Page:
The Bennett's tree-kangaroo (Dendrolagus bennettianus) was first described in 1887 by Charles Walter de Vis (1829-1915), clergyman and zoologist who in January 1882 was appointed curator of the Queensland Museum. De Vis named the kangaroo in honour of George Bennett of the Australian Museum in Sydney.
Charles de Vis
George BennettGeorge Bennett (1804-1893) was an English-born Australian physician and naturalist. Lured Down Under by the structure and relations of the mammary glands of the Ornithorhynchus anatinus (platypus), Bennett settled in Australia in 1836 and acted as honorary secretary of the Australian Museum, which had just been established. Bennett is commemorated by the scientific names of the dwarf cassowary (Casuarius bennettii) and Bennett's tree-kangaroo.
This very elusive (or "cryptic") tree-kangaroo is found in both mountain and lowland tropical rainforests south of Cooktown in Queensland to just north of the Daintree River. It is also occasionally found in sclerophyll woodlands. It lives almost completely on the leaves of a wide range of rainforest trees, notably the Umbrella tree, vines, ferns and various wild fruits. Now that it is rarely hunted by Aborigines, its main predators are pythons and the dingo and most of its range is now protected under World Heritage legislation. It is thought to be the closest tree-kangaroo to the ancestral form.
I'm feeling a bit like an ancestral tree-kangaroo right now as I try to fathom out the true history of the Bennett typewriter. Can anyone explain to me why, in almost every US advertisement for the Bennett, the words "Bennett Typewriter Company" are preceded by a different set of letters? So far I've found BF, BE, BZ, HI, HH, HG, DG, WK, QC, QD, PM, QH, MC, JM and even CSK, and I feel I'm only just scratching the surface. Is it advertising code, perhaps? Has anyone else ever noticed this? I'm utterly confused.
What I can say is that the inventor, machinist Charles Almon Bennett (born Illinois, August 1847) claimed a Civil War pension (he'd served under the alias of John R. Smith) in 1912 and was well dead by 1918. He had also long since handed over the rights to his design, even before its predecessor, the Junior, was produced in 1907.
Bennett maker: Max Howell Behr, left
The Bennett was manufactured by Elliott-Fisher in Harrisburg, Pennsylvania. The man most responsible for its production and worldwide sales was Max Howell Behr (1884-1955), the famous golfer, Southern California golf course designer and editor of Golf Magazine. Behr, born in Brooklyn, was the son of industrial magnate Herman Behr, an abrasives manufacturer and president of the Herman Behr Company. At the time the Junior typewriter was invented, Max Behr was a near neighbour of Charles Bennett, living with his family in Morris, New Jersey. After graduating from Yale in 1905, in early October 1910 Behr went to work as a director of Elliott-Fisher, and was given charge of the Bennett.A quarter of a century after De Vis first described the Bennett's tree-kangaroo, in 1912, Bennett typewriters were introduced to the Australian mainland. They had first appeared in this country two years earlier - in, of all places, Emu Bay, not the one on Kangaroo Island, but the one that is now Burnie in Tasmania.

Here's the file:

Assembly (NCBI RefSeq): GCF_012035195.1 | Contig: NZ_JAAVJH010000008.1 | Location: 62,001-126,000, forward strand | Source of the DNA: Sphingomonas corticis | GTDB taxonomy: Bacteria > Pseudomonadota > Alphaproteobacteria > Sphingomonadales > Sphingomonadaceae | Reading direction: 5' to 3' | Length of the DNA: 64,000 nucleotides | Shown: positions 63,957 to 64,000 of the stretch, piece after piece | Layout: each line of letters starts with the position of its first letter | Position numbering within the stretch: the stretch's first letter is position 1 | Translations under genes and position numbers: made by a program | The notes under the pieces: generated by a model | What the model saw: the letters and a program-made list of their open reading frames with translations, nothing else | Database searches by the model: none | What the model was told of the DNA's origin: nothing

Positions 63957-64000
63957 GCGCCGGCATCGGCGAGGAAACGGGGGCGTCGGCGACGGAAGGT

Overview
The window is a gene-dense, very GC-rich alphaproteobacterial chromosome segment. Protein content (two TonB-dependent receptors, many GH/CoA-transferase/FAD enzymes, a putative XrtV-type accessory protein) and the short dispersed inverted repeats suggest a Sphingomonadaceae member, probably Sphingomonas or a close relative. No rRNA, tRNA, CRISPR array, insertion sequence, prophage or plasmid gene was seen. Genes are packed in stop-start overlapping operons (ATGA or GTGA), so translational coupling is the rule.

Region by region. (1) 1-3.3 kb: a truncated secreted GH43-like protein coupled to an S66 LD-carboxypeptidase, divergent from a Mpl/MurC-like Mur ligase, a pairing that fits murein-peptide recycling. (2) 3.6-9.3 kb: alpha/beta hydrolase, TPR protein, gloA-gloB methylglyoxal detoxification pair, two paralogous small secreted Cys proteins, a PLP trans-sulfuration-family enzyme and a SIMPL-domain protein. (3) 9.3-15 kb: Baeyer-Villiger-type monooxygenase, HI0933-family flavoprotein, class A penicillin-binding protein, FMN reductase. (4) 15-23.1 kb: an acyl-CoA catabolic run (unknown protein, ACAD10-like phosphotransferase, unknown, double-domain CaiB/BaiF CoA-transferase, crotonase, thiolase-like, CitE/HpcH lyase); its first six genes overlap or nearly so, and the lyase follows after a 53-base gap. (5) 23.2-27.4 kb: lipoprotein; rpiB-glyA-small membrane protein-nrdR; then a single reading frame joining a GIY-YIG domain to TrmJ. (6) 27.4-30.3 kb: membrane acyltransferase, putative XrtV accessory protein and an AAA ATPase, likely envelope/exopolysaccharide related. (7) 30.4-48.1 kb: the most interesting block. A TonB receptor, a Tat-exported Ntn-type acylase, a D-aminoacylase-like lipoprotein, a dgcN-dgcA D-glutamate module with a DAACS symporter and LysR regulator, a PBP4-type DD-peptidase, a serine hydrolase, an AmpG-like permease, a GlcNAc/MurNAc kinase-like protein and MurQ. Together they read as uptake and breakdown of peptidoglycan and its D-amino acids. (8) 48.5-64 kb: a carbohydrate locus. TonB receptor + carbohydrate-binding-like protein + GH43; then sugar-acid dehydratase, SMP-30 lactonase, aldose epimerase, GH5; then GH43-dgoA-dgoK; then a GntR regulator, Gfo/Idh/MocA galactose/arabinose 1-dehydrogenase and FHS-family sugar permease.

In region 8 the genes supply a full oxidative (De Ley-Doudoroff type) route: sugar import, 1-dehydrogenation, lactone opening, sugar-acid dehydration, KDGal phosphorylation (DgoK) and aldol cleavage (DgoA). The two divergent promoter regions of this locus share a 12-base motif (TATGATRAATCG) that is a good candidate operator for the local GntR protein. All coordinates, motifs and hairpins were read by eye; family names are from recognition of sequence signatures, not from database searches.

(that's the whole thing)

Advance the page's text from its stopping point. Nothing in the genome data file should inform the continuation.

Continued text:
Emu Bay Times, 1910Bennett typewriters are very small by any typewriter standards. They were described in this country as a "hip pocket typewriter".
The "0" and the "1" are transposed hereOn the mainland, the Bennett was first offered across the country through Anthony Hordern & Sons, the largest department store in Sydney (also once the largest department store in the world). The business was originally established by a free immigrant from Staffordshire, England, Anthony Hordern (1788-1869), in 1823, as a drapery shop. Hordern went on to operate one of the largest mail order businesses in Australia, offering, among many other things, the Bennett typewriter.
The business remained in family hands for a century, and a huge six-storey building was opened by them in 1905, called The Palace Emporium, the main entrance being completely fitted out in imported Italian marble. The massive store was located on the corner of George, Pitt and Goulburn streets in downtown Sydney. One of their advertising slogans was that they sold "anything from a needle to an anchor".
In 1912, the year it introduced the Bennett typewriter to mainland Australia, the business was sold to a private limited liability company with Samuel Hordern Jr as governing director. In April 1926 the mostly family-owned business was sold to a public company set up for the purpose for £2.9 million, the highest sum paid for an Australian business to that date.
(In 1952 Hordern also introduced the Torpedo portable typewriter to Australia, as the Blue Bird).
One of the more interesting aspects of the advertising is that it was targeted at people living in far-flung, isolated areas of the country - places where one would have been far more likely to see a Bennett's tree-kangaroo. Bennett typewriter adverts mainly appeared in publications such as the Stock and Station Journal and the Wool and Stock Journal.
Across "the ditch" in New Zealand, Bennett typewriters were also seen as a "rural device":
The Bennett typewriter was certainly prized in Australia, especially by people called Bennet: